There's a certain charm to Katamari Damashii that simply doesn't exist in any other game I've played. It gets you excited with the feeling of power, but limits that feeling from going to absolute craze with subtle, enjoyable background music. The combination of consistently well designed visuals, a variety of quirky soundtracks, and an ingeniously intuitive control-scheme make this game one of the finest in game history.

    For one, there's a very consistent style to Katamari. All objects in the universe seem appropriate amongst eachother, even if, given the context of the real world, they absolutely would not (why the fuck are there gorillas on the beach?). The game has entirely obscure levels and while it's horribly funny, the game has us come to accept the weirdness of the game as completely natural.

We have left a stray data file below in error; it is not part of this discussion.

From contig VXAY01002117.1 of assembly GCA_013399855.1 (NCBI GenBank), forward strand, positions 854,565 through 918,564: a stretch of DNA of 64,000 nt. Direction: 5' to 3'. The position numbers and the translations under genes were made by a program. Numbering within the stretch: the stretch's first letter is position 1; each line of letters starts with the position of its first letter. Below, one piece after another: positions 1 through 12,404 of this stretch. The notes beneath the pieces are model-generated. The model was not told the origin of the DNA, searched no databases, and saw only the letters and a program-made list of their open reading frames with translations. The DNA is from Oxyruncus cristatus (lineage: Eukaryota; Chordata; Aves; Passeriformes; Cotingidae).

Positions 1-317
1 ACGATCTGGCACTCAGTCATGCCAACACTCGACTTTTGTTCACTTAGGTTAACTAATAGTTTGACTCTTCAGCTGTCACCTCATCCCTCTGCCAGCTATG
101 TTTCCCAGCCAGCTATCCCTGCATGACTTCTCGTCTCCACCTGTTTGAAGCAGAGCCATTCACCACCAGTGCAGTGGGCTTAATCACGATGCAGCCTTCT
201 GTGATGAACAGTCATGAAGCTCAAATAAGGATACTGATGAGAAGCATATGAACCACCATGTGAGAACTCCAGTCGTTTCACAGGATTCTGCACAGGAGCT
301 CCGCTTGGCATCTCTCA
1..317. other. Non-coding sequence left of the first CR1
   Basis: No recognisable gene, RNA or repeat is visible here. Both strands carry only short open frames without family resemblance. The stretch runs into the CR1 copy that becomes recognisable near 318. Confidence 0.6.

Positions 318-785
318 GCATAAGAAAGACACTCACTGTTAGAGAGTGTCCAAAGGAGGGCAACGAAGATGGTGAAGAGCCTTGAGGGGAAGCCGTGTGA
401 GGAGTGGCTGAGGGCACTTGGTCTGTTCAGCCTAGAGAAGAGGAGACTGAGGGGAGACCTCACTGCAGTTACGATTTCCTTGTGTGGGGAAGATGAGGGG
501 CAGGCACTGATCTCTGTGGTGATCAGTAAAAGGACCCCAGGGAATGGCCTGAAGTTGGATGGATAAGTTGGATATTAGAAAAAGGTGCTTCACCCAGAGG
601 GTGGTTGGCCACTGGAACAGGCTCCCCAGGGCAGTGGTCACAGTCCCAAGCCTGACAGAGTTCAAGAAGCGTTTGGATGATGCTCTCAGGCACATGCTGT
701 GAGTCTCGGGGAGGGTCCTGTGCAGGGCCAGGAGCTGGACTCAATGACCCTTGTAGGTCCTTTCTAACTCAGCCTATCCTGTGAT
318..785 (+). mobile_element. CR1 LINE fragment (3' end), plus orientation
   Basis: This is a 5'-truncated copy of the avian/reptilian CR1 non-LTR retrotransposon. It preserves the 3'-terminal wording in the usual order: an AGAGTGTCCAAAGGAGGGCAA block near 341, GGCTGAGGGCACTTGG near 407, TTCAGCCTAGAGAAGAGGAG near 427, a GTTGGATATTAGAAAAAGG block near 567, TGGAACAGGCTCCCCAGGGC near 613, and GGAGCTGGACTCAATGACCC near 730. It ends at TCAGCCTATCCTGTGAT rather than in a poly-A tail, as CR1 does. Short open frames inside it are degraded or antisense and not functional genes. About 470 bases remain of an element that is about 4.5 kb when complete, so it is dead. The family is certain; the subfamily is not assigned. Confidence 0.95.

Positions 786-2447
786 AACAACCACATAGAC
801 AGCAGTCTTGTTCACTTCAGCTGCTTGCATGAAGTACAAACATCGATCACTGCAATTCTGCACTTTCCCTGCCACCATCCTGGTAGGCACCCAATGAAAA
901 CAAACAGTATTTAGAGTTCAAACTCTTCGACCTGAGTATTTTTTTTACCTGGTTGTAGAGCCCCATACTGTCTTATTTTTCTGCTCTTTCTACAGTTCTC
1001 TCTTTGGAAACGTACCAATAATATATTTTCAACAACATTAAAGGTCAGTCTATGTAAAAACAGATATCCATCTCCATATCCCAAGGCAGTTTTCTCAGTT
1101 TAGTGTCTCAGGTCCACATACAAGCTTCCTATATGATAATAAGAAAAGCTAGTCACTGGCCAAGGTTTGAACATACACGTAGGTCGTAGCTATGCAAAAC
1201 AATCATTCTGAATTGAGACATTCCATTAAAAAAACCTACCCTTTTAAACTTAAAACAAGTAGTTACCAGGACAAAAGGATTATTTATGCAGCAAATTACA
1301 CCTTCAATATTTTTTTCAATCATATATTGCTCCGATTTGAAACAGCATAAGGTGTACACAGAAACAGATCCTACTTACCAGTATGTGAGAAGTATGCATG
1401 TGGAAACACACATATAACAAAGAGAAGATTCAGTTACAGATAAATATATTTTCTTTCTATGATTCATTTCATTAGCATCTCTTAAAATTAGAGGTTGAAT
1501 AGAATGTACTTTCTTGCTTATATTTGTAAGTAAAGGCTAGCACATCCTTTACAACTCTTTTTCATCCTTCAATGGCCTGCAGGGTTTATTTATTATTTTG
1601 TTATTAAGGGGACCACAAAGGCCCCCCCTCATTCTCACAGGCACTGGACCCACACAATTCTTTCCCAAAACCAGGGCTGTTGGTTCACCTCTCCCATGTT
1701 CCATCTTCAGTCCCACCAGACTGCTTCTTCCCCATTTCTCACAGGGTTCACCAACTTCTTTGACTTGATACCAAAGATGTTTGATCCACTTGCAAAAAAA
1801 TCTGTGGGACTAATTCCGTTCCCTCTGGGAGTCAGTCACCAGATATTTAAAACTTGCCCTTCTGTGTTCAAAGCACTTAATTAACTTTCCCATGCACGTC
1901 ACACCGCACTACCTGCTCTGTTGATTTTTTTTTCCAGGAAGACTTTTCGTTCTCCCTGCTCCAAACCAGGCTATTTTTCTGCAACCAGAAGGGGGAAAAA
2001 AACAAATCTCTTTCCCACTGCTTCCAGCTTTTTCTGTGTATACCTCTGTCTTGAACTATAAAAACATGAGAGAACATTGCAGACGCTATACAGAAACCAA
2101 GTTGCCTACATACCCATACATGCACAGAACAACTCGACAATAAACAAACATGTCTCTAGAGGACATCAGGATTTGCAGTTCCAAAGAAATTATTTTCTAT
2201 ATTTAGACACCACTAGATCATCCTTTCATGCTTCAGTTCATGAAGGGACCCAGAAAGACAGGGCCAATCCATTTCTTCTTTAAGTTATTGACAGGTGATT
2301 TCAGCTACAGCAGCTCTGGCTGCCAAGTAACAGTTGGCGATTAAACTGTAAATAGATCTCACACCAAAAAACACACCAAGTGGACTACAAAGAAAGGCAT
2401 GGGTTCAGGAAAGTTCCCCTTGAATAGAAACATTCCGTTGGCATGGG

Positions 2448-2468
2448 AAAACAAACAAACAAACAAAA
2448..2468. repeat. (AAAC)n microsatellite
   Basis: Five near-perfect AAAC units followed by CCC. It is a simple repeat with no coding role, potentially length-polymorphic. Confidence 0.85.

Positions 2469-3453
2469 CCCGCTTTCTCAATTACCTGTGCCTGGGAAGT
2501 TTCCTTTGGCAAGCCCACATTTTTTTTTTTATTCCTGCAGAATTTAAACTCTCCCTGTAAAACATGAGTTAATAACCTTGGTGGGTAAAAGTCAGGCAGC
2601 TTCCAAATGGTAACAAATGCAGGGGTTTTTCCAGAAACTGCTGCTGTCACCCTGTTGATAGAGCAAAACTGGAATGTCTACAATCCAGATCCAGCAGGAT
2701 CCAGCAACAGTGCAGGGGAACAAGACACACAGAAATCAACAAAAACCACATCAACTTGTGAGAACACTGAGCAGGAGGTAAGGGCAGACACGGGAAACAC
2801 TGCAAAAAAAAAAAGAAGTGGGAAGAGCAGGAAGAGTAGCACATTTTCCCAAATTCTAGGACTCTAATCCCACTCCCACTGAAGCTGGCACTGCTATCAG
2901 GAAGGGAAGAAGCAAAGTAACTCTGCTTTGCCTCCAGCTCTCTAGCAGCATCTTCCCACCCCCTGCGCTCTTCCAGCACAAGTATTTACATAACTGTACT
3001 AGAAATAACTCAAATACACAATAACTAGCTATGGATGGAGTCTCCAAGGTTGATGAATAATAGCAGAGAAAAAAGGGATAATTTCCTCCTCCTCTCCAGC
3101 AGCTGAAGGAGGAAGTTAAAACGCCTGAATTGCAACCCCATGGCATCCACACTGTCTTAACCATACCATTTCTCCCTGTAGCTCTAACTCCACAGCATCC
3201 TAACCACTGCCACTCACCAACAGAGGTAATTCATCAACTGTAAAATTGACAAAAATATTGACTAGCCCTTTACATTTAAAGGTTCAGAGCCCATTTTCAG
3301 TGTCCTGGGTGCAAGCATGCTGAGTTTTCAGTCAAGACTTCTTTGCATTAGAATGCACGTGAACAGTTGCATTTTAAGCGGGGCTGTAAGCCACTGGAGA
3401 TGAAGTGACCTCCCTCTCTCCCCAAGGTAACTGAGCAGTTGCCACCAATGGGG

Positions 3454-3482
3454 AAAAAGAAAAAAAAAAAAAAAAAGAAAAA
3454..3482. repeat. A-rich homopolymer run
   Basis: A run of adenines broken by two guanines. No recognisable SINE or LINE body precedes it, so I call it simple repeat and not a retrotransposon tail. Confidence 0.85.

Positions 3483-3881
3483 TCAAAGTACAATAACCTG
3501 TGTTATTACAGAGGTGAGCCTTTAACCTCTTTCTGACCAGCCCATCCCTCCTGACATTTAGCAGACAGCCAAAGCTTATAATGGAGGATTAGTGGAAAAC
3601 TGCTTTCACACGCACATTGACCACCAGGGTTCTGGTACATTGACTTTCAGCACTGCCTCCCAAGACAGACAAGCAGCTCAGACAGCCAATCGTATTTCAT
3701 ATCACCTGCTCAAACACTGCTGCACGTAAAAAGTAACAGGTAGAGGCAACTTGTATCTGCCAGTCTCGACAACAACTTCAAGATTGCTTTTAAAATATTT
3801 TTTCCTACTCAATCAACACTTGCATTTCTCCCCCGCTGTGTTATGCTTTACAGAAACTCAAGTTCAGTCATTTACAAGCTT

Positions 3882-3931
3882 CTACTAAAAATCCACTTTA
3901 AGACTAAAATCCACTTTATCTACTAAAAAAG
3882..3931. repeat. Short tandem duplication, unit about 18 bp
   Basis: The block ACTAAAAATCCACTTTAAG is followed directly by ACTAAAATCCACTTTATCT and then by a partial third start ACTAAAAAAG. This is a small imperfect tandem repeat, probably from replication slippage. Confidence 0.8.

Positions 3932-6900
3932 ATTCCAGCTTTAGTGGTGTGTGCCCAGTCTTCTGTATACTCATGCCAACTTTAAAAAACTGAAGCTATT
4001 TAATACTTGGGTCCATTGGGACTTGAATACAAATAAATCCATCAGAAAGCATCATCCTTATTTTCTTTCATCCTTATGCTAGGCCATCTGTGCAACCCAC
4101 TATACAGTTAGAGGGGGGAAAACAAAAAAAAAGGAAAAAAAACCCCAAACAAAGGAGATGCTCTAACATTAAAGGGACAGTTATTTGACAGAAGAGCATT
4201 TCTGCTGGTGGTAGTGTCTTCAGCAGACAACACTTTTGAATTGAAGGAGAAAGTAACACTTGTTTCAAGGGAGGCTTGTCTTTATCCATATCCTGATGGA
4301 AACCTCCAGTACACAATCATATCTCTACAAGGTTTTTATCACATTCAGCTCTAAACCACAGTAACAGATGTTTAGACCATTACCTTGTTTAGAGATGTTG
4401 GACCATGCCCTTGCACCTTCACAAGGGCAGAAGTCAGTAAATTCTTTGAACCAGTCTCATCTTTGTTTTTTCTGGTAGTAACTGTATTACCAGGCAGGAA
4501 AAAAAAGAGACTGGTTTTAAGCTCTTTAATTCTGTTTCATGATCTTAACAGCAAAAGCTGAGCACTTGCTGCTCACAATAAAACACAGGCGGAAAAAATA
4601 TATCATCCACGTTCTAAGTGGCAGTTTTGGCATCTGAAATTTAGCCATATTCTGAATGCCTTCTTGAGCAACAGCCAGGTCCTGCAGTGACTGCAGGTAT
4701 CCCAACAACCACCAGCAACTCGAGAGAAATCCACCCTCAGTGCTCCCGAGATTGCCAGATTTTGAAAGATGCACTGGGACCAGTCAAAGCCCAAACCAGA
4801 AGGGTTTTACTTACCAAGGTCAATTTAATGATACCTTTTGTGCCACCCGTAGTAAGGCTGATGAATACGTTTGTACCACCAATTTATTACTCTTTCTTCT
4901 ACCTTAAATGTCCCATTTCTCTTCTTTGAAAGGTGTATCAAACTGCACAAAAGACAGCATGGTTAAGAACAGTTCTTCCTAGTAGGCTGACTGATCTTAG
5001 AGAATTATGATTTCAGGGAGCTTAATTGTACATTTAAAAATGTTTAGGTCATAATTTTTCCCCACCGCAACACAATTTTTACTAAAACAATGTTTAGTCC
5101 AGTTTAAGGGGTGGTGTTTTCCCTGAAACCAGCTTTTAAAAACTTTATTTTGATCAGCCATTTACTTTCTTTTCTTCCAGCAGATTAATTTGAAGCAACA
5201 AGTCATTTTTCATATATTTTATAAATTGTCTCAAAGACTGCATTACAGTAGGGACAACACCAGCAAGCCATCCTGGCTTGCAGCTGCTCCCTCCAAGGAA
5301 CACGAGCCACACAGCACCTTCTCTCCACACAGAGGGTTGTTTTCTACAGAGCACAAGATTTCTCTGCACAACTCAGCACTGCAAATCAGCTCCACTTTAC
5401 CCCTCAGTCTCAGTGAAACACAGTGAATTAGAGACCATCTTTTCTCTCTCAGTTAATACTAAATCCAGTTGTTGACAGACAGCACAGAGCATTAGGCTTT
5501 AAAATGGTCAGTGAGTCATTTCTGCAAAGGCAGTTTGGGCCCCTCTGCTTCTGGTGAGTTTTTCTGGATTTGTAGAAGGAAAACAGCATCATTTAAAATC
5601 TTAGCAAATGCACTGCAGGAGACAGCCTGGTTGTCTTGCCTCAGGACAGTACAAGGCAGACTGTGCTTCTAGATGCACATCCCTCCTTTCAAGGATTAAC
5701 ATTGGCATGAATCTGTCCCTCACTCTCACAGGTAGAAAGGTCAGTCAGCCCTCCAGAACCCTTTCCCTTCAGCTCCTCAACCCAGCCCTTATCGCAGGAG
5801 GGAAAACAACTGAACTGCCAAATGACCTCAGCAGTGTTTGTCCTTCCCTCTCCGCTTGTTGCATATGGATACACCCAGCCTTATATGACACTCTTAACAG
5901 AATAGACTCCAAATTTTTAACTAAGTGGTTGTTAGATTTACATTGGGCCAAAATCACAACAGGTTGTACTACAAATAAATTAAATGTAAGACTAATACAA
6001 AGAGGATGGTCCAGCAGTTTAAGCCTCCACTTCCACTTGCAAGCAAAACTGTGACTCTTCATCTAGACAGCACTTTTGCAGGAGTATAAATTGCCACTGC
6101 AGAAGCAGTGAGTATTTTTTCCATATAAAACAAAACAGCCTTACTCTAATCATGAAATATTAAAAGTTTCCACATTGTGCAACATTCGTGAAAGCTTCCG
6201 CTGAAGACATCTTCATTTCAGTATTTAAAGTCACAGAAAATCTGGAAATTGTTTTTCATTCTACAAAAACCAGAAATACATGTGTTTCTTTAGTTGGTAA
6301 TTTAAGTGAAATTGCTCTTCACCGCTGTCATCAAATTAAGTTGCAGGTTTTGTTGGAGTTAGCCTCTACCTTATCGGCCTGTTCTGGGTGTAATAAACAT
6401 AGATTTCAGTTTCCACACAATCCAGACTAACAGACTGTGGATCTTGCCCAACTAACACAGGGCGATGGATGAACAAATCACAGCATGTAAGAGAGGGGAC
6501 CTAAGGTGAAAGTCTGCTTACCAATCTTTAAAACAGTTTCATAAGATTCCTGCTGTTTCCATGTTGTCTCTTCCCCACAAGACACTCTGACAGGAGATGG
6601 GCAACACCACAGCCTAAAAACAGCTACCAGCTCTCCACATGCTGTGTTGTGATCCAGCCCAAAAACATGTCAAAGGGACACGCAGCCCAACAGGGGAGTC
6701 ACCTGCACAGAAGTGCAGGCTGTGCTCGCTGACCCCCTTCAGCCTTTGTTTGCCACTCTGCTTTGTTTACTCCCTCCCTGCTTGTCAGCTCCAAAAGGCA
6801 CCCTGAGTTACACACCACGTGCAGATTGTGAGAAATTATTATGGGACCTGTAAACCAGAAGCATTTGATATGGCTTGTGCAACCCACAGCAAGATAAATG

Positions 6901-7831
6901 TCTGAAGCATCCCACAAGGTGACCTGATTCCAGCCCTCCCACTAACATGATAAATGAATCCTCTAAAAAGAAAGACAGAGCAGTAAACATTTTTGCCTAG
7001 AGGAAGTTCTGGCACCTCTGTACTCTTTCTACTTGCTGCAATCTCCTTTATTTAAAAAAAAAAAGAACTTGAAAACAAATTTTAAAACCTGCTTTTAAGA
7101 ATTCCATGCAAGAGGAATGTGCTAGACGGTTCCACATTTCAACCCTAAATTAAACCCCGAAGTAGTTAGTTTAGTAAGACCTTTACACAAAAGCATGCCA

The sometimes absurd, but usually very beautiful and engaging soundtrack lends itself to the drive for this game. Have you ever tried playing Katamari without sound? It's really not enjoyable at all. The music keeps you rolling and that is half the game.

    Katamari Damashii has the best use of two joysticks that I've ever seen. It works perfectly for the game mechanics in KD and is really all the player needs to control their Katamari. I've noticed that I've managed to get a lot of "non-gamers" into this game based just on the simplicity of the control scheme. The lack of any real need to use buttons makes it almost immediately accessible to anyone.

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    Feb 9th, 2007 at 14:29:50     -    ブルードラゴン Blue Dragon (360)